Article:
Busy town centre pub with no particular history of difficulties.
The Landlord sells alcohol to three youths under the age of 18. They leave the premises and violently attack a man leading to his death. One of the youths is convicted of manslaughter.
The Police seek revocation of the Licence and would not enter into any discussion about it. Our approach was to recognise that the Licensing Authority in such a high-profile case, which had attracted much media publicity, were likely to want to be seen to be doing something, however, we wanted to stop them short of revocation, thinking a suspension would be a good outcome.
The landlord admitted the sale before taking legal advice and we were able to exploit this as a virtue.
We were able to persuade the Council that the landlord could not be responsible for what had happened i.e. in most cases underage sales do not lead to attacks of anything like this severity. There is however some case law which is not helpful to us on this point.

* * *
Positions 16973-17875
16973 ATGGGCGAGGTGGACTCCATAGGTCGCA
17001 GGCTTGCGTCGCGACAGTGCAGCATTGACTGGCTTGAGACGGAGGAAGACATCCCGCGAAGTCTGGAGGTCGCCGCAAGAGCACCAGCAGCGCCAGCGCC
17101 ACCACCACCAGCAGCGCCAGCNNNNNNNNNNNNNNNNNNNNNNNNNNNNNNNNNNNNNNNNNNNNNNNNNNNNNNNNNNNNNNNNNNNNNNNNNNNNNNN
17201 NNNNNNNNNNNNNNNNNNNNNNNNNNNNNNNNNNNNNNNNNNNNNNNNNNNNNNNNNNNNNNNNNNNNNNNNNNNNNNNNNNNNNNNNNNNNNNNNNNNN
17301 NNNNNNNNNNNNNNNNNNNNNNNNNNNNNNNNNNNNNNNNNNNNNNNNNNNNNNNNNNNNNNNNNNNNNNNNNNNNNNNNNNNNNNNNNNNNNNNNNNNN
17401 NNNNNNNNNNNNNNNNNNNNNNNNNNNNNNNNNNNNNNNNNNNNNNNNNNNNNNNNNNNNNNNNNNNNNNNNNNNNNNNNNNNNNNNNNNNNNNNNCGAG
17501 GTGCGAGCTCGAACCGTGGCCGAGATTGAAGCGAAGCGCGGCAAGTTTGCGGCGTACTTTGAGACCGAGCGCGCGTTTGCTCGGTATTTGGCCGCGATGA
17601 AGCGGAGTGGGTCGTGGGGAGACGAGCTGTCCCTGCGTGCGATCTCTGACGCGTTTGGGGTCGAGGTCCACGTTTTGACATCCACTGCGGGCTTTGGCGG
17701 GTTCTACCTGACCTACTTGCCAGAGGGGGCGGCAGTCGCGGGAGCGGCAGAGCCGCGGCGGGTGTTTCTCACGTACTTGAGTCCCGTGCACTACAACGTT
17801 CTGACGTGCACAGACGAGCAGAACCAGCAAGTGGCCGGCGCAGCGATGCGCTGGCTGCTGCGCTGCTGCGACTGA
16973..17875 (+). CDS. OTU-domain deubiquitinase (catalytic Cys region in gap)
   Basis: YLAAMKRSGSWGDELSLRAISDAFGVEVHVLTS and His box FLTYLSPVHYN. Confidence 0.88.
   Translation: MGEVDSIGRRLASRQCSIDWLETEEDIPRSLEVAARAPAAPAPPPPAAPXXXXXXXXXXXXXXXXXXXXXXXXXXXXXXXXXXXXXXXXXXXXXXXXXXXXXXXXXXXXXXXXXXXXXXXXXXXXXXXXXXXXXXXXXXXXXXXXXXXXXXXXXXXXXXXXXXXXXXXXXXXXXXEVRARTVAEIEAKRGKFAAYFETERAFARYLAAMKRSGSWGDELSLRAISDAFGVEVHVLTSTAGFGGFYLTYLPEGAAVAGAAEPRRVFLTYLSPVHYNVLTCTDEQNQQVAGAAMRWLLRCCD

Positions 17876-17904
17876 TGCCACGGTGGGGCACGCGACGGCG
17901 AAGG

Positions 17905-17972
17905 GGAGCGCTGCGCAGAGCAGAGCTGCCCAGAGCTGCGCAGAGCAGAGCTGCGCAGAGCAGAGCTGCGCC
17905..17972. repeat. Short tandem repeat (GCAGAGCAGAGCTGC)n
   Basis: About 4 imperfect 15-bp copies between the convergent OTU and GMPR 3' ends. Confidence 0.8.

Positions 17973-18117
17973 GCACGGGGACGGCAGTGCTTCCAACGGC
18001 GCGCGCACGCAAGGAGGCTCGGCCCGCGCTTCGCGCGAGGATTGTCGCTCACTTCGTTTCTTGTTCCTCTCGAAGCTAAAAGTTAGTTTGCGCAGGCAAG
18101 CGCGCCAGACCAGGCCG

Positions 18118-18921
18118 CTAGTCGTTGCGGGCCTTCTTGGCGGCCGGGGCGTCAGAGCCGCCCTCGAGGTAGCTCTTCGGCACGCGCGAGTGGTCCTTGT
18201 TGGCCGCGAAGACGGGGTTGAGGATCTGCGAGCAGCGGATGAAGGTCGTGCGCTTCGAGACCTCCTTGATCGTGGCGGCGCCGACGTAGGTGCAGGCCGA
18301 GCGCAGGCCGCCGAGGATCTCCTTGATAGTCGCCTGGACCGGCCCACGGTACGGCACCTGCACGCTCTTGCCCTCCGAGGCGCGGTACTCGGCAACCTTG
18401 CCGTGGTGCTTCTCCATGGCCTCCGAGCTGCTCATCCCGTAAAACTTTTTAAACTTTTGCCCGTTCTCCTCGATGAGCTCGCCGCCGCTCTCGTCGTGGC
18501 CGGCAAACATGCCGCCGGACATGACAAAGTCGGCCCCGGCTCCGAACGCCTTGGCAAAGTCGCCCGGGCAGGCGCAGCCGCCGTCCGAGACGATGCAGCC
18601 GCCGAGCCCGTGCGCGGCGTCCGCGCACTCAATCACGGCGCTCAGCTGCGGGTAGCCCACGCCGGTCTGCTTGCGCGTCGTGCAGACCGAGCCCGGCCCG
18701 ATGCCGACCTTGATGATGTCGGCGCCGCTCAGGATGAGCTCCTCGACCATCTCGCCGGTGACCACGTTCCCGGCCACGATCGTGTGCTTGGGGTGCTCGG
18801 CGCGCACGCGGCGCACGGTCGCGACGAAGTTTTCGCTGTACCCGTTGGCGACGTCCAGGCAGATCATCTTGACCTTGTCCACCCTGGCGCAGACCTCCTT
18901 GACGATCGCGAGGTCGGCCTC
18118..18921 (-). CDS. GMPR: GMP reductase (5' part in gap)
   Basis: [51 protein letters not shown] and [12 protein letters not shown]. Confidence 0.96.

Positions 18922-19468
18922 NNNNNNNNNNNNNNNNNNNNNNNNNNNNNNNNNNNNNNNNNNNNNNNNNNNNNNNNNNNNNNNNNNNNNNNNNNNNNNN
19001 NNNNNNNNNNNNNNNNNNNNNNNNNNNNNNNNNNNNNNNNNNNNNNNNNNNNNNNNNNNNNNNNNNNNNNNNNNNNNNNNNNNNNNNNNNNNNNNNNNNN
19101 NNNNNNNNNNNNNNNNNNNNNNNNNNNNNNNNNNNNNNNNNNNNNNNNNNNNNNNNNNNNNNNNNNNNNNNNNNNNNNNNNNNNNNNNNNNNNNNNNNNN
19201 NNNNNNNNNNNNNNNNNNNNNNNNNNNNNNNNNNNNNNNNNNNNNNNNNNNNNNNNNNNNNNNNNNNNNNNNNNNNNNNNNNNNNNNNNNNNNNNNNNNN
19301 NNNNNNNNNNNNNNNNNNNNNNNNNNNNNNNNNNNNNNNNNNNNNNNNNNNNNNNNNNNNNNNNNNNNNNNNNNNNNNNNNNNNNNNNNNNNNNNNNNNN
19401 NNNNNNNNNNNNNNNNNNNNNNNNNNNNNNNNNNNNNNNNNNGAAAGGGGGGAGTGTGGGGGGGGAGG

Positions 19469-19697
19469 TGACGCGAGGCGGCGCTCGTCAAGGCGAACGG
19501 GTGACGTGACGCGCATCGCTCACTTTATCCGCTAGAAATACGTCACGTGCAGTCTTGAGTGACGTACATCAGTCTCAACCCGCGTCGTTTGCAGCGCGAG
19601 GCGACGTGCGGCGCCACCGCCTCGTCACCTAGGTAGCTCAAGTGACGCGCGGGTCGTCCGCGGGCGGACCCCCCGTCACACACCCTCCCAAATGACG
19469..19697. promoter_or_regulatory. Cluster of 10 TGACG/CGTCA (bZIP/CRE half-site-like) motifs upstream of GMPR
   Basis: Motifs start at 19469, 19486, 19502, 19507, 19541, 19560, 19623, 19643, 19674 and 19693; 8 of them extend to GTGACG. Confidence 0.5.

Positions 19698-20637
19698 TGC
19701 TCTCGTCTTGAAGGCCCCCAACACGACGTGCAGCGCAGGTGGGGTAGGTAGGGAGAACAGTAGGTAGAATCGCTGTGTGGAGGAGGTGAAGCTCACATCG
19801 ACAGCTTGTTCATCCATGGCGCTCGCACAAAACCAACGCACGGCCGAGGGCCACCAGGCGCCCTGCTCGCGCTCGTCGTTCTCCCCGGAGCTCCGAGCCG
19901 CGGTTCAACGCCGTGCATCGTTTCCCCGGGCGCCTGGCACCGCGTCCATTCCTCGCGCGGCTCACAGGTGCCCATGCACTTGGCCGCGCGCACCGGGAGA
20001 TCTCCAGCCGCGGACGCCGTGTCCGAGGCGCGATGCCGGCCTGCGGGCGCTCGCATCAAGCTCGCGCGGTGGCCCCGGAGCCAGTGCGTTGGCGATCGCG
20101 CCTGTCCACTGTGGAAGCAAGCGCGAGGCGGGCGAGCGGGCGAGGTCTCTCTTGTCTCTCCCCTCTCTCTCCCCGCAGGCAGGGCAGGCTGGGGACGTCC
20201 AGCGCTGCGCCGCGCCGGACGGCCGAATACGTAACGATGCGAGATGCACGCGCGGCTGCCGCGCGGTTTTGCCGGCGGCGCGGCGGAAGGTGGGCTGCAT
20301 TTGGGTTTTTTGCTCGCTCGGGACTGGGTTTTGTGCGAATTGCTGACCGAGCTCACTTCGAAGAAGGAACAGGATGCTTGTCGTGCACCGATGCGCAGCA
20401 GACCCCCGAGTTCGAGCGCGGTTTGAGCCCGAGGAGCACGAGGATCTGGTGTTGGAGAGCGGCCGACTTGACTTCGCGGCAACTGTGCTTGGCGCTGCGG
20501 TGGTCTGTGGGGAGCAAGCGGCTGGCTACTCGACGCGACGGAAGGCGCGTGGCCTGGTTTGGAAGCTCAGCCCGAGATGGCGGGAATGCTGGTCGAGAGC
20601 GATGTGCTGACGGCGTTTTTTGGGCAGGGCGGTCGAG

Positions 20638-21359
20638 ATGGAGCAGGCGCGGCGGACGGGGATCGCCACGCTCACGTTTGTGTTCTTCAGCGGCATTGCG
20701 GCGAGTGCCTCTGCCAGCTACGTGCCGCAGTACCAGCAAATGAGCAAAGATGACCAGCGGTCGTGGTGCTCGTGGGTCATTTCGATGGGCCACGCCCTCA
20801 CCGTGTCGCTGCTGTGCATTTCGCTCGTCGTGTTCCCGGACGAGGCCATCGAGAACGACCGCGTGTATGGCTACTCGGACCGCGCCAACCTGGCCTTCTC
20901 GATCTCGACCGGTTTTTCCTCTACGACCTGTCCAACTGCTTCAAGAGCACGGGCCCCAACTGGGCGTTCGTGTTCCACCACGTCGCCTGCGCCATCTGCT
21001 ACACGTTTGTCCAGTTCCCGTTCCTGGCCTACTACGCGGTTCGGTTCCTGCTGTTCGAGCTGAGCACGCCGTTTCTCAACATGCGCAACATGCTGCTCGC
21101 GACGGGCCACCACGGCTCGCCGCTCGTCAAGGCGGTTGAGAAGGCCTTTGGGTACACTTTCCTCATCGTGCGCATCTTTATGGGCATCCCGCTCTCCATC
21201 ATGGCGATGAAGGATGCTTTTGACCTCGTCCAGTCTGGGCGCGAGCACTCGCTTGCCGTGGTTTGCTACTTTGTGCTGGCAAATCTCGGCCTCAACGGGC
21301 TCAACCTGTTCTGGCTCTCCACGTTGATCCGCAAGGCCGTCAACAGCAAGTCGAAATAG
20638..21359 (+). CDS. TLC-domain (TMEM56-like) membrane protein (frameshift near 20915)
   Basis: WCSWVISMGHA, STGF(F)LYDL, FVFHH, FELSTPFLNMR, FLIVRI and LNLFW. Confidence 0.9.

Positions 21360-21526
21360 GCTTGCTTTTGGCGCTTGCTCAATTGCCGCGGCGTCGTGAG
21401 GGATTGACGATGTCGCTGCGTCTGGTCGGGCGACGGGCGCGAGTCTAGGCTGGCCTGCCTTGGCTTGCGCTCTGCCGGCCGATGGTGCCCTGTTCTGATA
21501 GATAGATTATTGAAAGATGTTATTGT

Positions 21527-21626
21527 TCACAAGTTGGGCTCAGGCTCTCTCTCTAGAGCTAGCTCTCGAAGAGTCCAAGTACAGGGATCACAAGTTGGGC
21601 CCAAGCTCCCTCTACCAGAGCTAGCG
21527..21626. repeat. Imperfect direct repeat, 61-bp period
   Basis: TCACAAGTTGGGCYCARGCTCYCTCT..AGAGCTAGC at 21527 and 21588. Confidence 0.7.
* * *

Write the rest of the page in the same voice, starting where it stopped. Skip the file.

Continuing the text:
The Council ordered a two-month suspension of the Licence which the landlord was willing to take however, the Police appealed.
Our difficulty then became that if the Court decided to revoke the Premises Licence then we would be left having to apply for a new one and accordingly we sought a transfer of the Premises Licence to our brewery client to remove that obstacle.
The application for transfer surprisingly was also opposed by the Police but was granted by the Licensing Authority.
On appeal, we took the same line as the original hearing before the Licensing Committee. Our client did not cross-appeal, he came over as a man willing to take his punishment.
The Police appeal was dismissed.